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Back from Vermont

Posted by Chris, August 5, 2015

Last week Christ Church sent some youth, and a couple of chaperones, on a mission trip to Rutland Vermont through Youth Works. The programming by Youth Works was quite strong and well organized. The service sites, and relationships with various organizations, have been maintained by Youth Works for over a decade in Rutland. Christ Church was one of many churches serving with Youth Works during the week.

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The Deepest Identity

Posted by Heather, June 17, 2015

A couple of news stories have me thinking about identity. To be honest, I haven’t delved deep into either story but it has been hard to avoid surface-level stories about Caitlyn (formerly Bruce) Jenner or Rachel Dolezal (the NAACP local branch executive whose racial background is white but who identifies as black). These are people who have changed their outward identity dramatically. Both would say, I think, that they have tried to make their inward self-identity match with what the world now sees externally. Their quest to do this is not unique – I’m guessing that each one of us has tried to do that at one point or another. 

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So what do you do come Wednesday?

Posted by Heather, May 7, 2015

I just got back from a few days away at Shrine Mont for the Bishop’s Spring Conference. Twice a year, the Diocese of Virginia hosts conferences for those who work in churches – the fall one is for clergy only, while the spring conference is open to clergy, lay professionals, and spouses and partners. It is always a rich gathering characterized by beautiful worship with great singing, hearty fellowship and opportunities to connect or reconnect, downtime for hiking, napping, reading, and contemplation, and breathing in the special air of Orkney Springs. Each year there is a program, something to feed our minds and hearts as well, plus a chance to hear what is on the hearts of our bishops.

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To have and to have not….

Posted by Melanie, April 15, 2015

Each week I am humbled and blessed to work in concert with our Lazarus counselors and Lazarus guests to thoughtfully share our resources. Our resources become the lifeline that keep people housed, keep water running, lights and heat on, ensure vital medicines are purchased and medical bills are covered. Each week we look to each other to make good decisions based on the circumstances and the money we have available that day and we offer our own brand of hospitality and caring.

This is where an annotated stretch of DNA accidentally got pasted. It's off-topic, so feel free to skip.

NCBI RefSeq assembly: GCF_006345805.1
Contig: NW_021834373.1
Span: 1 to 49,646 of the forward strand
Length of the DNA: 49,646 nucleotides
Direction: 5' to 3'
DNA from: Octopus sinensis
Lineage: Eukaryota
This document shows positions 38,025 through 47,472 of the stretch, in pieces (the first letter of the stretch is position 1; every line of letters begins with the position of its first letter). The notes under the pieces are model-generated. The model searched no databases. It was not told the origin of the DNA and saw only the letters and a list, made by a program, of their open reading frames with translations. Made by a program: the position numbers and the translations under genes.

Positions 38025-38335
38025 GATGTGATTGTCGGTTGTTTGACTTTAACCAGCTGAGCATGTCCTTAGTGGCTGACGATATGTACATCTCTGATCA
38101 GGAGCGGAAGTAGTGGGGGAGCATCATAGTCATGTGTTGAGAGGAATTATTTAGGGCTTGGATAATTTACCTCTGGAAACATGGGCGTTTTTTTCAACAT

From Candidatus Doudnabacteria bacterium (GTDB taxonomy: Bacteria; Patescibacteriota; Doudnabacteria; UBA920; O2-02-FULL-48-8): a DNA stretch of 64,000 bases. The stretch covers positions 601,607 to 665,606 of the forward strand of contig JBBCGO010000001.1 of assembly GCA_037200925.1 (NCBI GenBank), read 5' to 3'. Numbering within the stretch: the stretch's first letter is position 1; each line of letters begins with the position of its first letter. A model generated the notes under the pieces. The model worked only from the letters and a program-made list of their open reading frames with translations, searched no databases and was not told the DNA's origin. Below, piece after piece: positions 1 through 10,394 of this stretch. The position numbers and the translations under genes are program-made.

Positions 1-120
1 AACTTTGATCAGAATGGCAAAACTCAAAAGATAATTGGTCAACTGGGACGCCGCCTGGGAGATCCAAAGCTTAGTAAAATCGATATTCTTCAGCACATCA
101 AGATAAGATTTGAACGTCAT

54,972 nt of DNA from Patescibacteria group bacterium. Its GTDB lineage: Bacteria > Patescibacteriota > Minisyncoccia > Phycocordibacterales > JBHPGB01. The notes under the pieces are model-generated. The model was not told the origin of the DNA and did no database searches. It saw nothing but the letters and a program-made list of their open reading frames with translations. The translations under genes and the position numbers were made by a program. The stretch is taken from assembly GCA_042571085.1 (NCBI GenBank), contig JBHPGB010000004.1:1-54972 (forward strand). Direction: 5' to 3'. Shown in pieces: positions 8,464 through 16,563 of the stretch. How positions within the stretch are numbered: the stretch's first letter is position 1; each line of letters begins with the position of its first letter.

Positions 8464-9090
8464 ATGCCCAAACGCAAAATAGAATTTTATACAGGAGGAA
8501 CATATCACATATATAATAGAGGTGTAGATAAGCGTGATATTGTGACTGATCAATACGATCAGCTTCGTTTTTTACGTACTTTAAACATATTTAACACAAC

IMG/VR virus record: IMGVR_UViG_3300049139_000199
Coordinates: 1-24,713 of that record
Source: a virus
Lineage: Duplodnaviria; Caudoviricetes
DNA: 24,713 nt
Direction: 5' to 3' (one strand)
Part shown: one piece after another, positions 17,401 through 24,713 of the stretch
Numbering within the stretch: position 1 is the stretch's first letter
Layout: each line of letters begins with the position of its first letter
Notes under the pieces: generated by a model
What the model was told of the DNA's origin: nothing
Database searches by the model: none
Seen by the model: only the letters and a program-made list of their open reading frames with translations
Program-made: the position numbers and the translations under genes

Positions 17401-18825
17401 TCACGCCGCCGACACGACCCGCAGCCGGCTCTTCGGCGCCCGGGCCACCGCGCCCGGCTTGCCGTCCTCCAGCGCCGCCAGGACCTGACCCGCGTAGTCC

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Why talk about race and reconciliation?

Posted by Heather, April 8, 2015

Some of you know that I led, along with Chris Hamby, a reading and discussion group this Lent on race and reconciliation. Our sessions were grounded in a small book by Archbishop Desmond Tutu called In God's Hands. This was the Archbishop of Canterbury's Lent book for 2015. In this book, Abp. Tutu wove some stories from the struggle against apartheid in South Africa with reflections on various passages from the  Bible which tell the story of God's love for us.

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Happy Hearts

Posted by Melanie, March 25, 2015

This post by Sarah DeCamps is from Honduras, Our Little Roses Home For Girls, where Liz Hoekstra and Sarah are visiting the girls now:

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Sing your song! #MakeItHappen

Posted by Heather, March 11, 2015

What a wonderful celebration we had on Sunday for International Woman’s Day! There was powerful and challenging preaching by parishioner Pauline Muchina and the singing of familiar and new hymns written by women at the 10:00 a.m. worship service. At the international marketplace that followed, organized along with our partners at Empowered Women International, we were enriched, cheered, and challenged by the singing poetry of Anna Mwalago and the sharing of stories of the other women entrepreneurs. Across the day, we moved from strength to strength and from joy to joy.

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A Quiet Day in Lent

Posted by John, February 25, 2015

An important writer of the 21st century is the poet, novelist, and essayist Wendell Berry. Though he has no idea of his influence, Wendell has had a profound impact on my ministry. 

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Saying Goodbye for Now

Posted by Ann, February 18, 2015

“We live a life of departures,” one of my seminary professors once said. “We are given all these opportunities to practice and prepare for the final departure,” he went on to say. That’s why goodbyes are hard. There is loss and grieving around goodbyes, just as there is loss and grieving around change and death.

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All of Us are Grass

Posted by Ann, January 7, 2015

On the cover of Atul Gawande’s new book called Being Mortal there is a single piece of grass. If you rub your fingers over it, you can feel that it is embossed, raised off the paper. Even though the picture of the blade appears raised because you can see its shadow, it actually has dimension if you touch it. Although there is nothing overtly religious about this book, it is one of the most theological books I have read in a long time, beginning with the subtle reference to Isaiah 40:6-7 on the cover.  The grass withers, the flower fades, when the breath of the Lord blows upon it. Surely the people are grass. This was a brilliant design metaphor. Kudos to whomever came up with it. Even though we are all grass, each of us can have dimension and dignity until we die.

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